When I first started worm composting I had a tendency to be obsessive about creating the “perfect” conditions for my little worm friends. Like an over-protective mother I wanted to absolutely make sure my little guys were healthy and happy 100% of the time. Because of this mindset, I would constantly be opening up my bins, digging around making sure everything was ok.
Like many newcomers to worm composting, I would get very worried any time something changed in the bin and feel like I needed to act quickly to counteract the changes I was observing, or risk having all my worms die a horrible death.
The hilarious irony of this type of approach is that more often than not this actually does more harm than good!
Don’t get me wrong – it can be important to keep tabs on the health of your bin, especially when just starting out, but like most things in life, moderation is the key!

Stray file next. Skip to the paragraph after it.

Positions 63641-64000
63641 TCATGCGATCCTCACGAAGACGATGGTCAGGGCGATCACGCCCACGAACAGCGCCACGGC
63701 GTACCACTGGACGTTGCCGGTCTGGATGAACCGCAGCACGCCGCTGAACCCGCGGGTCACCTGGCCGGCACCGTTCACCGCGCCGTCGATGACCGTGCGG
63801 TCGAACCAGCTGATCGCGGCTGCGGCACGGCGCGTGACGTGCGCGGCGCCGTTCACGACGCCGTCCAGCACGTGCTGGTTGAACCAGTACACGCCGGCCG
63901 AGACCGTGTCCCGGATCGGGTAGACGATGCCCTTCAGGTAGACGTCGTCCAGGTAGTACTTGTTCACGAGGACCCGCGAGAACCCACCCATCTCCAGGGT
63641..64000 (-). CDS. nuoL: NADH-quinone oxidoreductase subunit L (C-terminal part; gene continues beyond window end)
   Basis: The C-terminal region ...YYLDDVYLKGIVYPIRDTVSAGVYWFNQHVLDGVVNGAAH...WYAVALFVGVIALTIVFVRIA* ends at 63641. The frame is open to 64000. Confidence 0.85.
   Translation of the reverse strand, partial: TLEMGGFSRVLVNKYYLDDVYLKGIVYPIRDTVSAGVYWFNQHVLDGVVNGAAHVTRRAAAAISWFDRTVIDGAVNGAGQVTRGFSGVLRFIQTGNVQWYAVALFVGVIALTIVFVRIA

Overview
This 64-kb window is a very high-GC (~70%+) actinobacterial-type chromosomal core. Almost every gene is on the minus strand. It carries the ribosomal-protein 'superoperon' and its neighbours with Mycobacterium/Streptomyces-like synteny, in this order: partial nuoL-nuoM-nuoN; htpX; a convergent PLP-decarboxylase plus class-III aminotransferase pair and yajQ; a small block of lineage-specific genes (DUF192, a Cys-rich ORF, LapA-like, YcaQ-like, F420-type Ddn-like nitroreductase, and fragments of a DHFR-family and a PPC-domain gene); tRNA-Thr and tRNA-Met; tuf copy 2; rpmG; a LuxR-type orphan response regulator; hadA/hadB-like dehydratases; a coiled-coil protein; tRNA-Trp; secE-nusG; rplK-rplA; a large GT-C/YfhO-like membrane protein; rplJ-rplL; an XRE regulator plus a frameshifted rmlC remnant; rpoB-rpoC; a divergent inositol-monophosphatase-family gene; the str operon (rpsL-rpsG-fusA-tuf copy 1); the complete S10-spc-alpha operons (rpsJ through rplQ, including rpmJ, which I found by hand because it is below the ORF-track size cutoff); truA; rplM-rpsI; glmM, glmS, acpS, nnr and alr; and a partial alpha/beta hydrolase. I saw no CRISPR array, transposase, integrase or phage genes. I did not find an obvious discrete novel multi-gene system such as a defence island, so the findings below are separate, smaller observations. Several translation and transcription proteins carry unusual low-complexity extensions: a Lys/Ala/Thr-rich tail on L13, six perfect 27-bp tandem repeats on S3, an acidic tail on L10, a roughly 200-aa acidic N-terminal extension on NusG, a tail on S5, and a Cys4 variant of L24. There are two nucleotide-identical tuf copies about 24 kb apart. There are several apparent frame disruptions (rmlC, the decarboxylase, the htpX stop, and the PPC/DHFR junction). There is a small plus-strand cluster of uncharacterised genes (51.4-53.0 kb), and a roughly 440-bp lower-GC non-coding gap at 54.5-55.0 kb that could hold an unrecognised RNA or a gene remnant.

Composting worms don’t like to be disturbed, handled or exposed to light – thus even if you have the best intentions, your constant doting and fussing will very likely contribute to any stressful conditions that may already exist in the bin. Making drastic changes in an effort to counter-balance poor bin conditions can also have similar results. Unwittingly, many worm composting newbies can become the main cause of their worm bins demise!
One thing I highly recommend (especially for newcomers) is the start-up a few small systems at the same time – ie. don’t have ‘all your eggs in one basket’, so to speak. This way should something go wrong with one of your bins, you’ll likely still have some back-up systems in case of total meltdown. With less riding on the success of a particular bin, you should be able to mellow out and just ‘go with the flow’ a little more.
Natural ecosystems have an amazing ability to balance themselves out. Of course we can still play an important role in helping to keep conditions favorable for our worm herd, but there is definitely no need to obsess over every little hiccup that we encounter.